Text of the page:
“The sheer scale of the human tragedy is unimaginable. This is no less than an attack on Pakistan,” Prime Minister Shehbaz Sharif tweeted Monday evening after returning from Peshawar, where he and Gen. Asim Munir, the country’s new army chief, flew after the blast. Both men visited victims there at Lady Reading Hospital, where some were reported to be in critical condition.
“The nation is overwhelmed by a deep sense of grief,” Sharif said. “I have no doubt terrorism is our foremost national security challenge.”
He said the government would adopt a “comprehensive strategy” to counter the deteriorating security situation in the northwest, and stressed that the attackers “have nothing to do with Islam,” but rather seek to “create fear” by targeting the country’s defense forces. Pakistan is an Islamic republic, and more than 90 percent of its citizens are Muslim, though it also has a sizable Christian minority.
The attack immediately evoked a previous assault by TTP gunmen on the Army Public School in Peshawar in December 2014. The assault, reportedly masterminded by Omar Khalid Khorasani, left 149 people dead, most of them young students. In response, Pakistani security forces unleashed a nationwide anti-terrorist crackdown. Officials lifted a moratorium on the death penalty and executed a number of captured militants.
Police told journalists that many worshipers Monday were trapped and injured after the mosque roof collapsed on them and that rescuers had worked for hours to remove rubble in a frantic attempt to reach them. One police official said the attacker had blown himself up while pretending to pray with the other worshipers.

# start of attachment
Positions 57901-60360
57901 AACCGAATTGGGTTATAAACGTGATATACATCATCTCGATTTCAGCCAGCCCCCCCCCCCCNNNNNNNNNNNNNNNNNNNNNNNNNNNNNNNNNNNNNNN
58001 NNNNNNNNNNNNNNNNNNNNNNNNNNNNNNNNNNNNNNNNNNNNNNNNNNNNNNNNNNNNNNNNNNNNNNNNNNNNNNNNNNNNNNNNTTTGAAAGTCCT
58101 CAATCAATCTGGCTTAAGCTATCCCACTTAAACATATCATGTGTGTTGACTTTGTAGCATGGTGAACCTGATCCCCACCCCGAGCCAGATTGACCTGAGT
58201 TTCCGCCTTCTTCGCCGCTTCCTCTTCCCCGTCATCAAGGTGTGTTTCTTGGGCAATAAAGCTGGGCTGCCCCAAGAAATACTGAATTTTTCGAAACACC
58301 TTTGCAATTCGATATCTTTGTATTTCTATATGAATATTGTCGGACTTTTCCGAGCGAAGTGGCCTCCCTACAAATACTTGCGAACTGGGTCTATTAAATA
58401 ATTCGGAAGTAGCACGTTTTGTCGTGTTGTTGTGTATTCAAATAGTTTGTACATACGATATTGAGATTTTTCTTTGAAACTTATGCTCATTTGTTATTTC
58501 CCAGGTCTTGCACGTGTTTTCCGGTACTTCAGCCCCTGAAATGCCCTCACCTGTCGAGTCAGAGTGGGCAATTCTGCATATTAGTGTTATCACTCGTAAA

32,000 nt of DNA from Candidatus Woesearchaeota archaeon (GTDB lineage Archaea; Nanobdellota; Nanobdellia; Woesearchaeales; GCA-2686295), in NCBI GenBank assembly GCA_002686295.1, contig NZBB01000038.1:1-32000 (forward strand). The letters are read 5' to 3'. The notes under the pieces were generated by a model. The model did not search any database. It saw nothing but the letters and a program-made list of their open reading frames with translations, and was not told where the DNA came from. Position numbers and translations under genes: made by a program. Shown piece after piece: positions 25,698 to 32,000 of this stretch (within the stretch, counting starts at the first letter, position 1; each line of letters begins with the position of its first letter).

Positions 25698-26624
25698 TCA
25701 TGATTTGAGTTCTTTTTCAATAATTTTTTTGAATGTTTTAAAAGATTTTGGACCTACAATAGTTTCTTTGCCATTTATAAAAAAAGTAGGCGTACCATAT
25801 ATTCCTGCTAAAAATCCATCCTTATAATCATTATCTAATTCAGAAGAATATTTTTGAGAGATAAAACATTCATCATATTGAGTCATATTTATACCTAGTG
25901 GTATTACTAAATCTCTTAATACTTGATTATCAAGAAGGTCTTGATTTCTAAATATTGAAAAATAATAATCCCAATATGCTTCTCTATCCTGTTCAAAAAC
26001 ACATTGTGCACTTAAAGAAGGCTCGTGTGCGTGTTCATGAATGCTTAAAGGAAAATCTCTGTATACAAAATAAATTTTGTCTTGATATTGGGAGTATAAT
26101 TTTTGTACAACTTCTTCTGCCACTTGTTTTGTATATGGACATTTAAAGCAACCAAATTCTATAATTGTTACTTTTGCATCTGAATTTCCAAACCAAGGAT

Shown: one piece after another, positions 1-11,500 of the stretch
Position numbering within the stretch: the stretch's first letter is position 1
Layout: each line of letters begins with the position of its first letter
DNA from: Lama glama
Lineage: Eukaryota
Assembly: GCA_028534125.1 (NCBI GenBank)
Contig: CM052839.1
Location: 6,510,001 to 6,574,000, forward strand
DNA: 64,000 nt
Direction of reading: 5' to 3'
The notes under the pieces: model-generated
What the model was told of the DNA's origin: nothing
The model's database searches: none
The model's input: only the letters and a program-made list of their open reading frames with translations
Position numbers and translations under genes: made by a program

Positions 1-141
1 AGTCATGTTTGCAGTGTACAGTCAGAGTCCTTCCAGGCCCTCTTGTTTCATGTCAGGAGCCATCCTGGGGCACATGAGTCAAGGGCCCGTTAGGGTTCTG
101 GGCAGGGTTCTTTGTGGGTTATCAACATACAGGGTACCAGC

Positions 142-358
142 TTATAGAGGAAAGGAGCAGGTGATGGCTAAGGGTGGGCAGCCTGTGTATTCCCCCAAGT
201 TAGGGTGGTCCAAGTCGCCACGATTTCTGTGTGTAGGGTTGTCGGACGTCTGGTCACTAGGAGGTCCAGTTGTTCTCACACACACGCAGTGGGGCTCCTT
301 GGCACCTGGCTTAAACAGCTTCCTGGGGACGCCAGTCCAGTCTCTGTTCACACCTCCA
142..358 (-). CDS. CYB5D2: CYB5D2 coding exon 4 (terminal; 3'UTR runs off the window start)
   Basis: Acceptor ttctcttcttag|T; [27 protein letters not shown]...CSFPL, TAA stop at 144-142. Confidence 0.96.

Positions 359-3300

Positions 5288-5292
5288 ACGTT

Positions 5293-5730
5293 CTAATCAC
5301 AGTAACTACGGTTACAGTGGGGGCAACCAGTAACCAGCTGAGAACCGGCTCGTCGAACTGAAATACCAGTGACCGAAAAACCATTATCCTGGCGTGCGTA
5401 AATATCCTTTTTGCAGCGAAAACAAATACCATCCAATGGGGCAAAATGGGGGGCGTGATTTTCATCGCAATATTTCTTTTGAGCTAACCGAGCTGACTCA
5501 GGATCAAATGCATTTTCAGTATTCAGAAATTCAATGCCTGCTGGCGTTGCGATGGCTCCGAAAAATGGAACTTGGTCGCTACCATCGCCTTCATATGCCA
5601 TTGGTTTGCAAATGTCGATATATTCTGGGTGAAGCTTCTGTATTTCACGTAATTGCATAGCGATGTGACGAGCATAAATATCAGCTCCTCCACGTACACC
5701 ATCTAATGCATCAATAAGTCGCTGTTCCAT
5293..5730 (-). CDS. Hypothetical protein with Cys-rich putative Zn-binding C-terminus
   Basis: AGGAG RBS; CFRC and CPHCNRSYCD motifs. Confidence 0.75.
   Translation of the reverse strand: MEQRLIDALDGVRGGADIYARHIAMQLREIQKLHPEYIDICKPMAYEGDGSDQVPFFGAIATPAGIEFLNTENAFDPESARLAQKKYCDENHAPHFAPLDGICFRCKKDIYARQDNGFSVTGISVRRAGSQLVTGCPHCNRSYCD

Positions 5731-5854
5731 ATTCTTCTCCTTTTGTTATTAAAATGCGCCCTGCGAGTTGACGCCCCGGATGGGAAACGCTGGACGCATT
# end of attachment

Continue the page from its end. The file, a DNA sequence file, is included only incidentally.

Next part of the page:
The attack came as Pakistan has been grappling with a number of other challenges, including widespread floods that left vast agricultural areas of the country in muddy ruins, and a dire economic and financial crisis that has led to spiraling inflation; heavy foreign debts that have brought the government dangerously close to default; and a sharp devaluation of the national currency.
In recent years, domestic militant violence — once a national scourge that killed thousands of civilians and security forces — had waned considerably after repeated military offensives in the rugged tribal regions bordering Afghanistan. The TTP, which once carried out hundreds of attacks, had been weakened, with its leaders killed and its sanctuaries overrun.
But the area has remained vulnerable to militant activities on both sides, and the Taliban’s return to power in Afghanistan has further complicated matters. Pakistan first accused Kabul of offering sanctuary to the TTP, but Taliban leaders denied this and instead encouraged the now-failed peace talks.
“Pakistan was hopeful it could reach a peace deal after the Taliban took control of Kabul, but the situation became worse instead,” Ashraf Ali, a security analyst in Pakistan, told The Washington Post late Monday. “The security situation has become a serious challenge to the government.”
Ali said that the Pakistani militants had been inspired by the Taliban takeover in Kabul to try gaining control over the border regions inside Pakistan. The peace talks, he said, essentially backfired by giving the TTP a chance to reorganize and acquire new weapons, which Pakistani security forces in the areas did not have. Now, he said, he fears the recent “surge in militant attacks” will continue.
Constable reported from Kabul. Shaiq Hussain in Islamabad, Pakistan, contributed to this report.